It’s time for March madness again, which means that the NCAA will put on a basketball tournament featuring Sixty-four (sometimes they start with more teams playing to become the 64th) schools competing in single elimination games until there is only one left. After the first round of games there are thirty-two winners who then play a second round until there are sixteen left. These are known as the “Sweet 16.” The third round of games, held the following weekend produces the “Elite 8” and the Fourth round results in the “Final 4.” If, like the Idler, you are a bit on the obsessive-compulsive side (or compulsive-obsessive, if you insist on alphabetical order), it might occur to you that the 32 winners of the first round of games didn’t get a cutesy moniker. Why not the “Thrilling 32” or the “Thundering 32”? OK, if it’s not that big a deal to win a first round game, then how about the “Thought-provoking 32”? Do we have a winner?
Since the Idler never had sufficient leg strength (or “hops” as the freakish pituitary cases who actually play the game like to say) to leap atop the McKeesport Yellow Pages, our participation in the sport of basketball usually involved cheering for the home team. Go ahead and scoff, but a lot of important people were cheerleaders. FDR cheered at Harvard, George W. Bush cheered at Yale. Samuel L. Jackson cheered at Morehouse. Even Supreme Court Justice Ruth Bader Ginsburg wielded the pom-poms at James Madison High. Try and feature that. You know, it’s too bad law schools don’t have athletic teams. We’d like to see an exhausted cheering section having to wind up with, “What’s that spell?” – “H-A-B-E-A-S C-O-R-P-U-S!” I don’t even want to think about how the Johns Hopkins med school Fighting Gastroenterologists might decide to cheer.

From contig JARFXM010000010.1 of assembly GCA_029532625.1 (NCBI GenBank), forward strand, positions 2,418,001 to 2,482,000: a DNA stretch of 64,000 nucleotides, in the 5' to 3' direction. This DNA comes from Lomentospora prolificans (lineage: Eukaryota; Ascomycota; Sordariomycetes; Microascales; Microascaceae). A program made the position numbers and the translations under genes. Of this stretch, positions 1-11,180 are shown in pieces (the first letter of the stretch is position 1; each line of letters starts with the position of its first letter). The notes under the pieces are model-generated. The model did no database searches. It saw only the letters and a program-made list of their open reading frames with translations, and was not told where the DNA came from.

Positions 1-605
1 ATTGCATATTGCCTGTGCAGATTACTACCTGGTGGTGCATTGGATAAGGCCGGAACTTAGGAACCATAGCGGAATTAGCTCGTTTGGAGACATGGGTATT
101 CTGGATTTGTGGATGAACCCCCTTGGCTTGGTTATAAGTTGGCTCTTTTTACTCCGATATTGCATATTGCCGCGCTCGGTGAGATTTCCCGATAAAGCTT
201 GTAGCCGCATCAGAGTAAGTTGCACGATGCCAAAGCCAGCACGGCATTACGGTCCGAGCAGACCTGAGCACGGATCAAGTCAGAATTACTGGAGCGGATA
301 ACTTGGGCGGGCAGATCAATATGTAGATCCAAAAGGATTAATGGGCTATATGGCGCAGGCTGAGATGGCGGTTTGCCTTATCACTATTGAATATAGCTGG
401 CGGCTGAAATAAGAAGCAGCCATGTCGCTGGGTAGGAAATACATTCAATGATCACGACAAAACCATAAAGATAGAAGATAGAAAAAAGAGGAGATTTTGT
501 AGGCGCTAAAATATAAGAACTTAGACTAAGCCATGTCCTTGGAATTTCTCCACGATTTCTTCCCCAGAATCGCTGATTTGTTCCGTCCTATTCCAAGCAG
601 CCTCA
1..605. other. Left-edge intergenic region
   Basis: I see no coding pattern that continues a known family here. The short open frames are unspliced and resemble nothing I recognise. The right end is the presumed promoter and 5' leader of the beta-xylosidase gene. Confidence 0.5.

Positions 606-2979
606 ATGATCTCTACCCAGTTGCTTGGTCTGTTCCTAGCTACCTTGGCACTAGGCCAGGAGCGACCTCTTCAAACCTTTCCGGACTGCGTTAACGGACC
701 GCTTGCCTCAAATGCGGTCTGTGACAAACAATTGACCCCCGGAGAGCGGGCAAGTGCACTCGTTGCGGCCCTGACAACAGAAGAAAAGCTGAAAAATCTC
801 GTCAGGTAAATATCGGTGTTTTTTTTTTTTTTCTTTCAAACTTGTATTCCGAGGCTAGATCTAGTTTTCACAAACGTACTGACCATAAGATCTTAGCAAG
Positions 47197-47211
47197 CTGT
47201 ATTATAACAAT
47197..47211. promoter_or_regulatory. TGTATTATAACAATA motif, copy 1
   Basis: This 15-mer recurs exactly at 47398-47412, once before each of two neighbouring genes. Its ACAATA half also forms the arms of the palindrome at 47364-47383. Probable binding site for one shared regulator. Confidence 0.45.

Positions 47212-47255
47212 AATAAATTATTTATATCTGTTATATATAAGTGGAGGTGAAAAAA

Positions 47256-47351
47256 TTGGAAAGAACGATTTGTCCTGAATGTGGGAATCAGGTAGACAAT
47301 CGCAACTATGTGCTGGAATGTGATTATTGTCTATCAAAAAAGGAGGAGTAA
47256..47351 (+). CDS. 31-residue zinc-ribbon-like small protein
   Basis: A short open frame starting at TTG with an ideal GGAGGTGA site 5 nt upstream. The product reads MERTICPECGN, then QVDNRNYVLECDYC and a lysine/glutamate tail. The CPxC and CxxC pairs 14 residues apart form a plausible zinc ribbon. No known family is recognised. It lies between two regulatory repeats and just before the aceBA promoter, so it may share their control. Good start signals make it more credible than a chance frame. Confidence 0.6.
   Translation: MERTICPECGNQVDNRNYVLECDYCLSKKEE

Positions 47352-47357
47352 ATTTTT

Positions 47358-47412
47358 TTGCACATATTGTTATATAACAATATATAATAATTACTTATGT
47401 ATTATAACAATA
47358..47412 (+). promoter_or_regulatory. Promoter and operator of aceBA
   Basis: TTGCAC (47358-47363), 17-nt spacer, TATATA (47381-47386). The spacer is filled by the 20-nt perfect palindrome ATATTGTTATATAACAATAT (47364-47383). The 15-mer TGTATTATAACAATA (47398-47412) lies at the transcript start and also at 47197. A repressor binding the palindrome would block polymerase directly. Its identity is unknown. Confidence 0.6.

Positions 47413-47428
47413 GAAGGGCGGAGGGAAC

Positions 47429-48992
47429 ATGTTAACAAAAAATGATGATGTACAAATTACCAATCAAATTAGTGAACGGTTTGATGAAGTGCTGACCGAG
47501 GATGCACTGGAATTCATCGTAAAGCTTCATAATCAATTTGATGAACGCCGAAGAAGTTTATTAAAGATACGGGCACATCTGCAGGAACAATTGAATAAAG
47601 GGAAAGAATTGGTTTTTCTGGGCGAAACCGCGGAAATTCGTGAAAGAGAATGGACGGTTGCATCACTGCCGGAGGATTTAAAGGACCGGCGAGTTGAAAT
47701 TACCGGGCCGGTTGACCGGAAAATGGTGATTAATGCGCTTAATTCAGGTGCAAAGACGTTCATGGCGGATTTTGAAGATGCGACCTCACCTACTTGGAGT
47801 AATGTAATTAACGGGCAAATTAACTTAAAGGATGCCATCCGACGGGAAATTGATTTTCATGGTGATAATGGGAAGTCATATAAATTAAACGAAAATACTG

So there can be a lot of inventiveness and imagination in cheers which can lead to trouble. And not just that one about Norfolk which I better not repeat. We once attended a game at Steelton Highspire, which is downstream from Harrisburg, in which the cheerleaders chanted something along the lines of:
“Hit ‘em with a stick! Hit ‘em with a broom!
Beat ‘em up, beat ‘em up! Boom-boom-boom!”
The actual wording was a bit saltier, this being a somewhat hardscrabble area. Speaking of socio-economic and class distinctions, it’s been reported that cheering sections of teams from academically elite schools like M.I.T. respond to losses by taunting opposing fans with,
“That’s all right, That’s OK,
You’re going to work for us some day!”
A “valley girl” of our acquaintance recalls a 70’s era cheer intended to identify the home team and disparage the visitors that went something like this:
“Chew tobacco – Chew tobacco – Chew tobacco – Spit!
We are (Name of school), And you are not!”
Of course, they managed to make it rhyme. Profanity in cheering became a problem at Cornell, of all places, prompting the administration to declare that a certain barnyard epithet could no longer be chanted by the student section in reaction to a perceived bad call. At the next game there was an obviously blown call, and the student section rose as one and roared, “We beg to differ!, We beg to differ!”
Well, I better go make an appointment for my annual Bracketological Examination. I sure hope it’s covered by Obamacare. (And I hope they don’t ask for a school sample.) Go Pitt!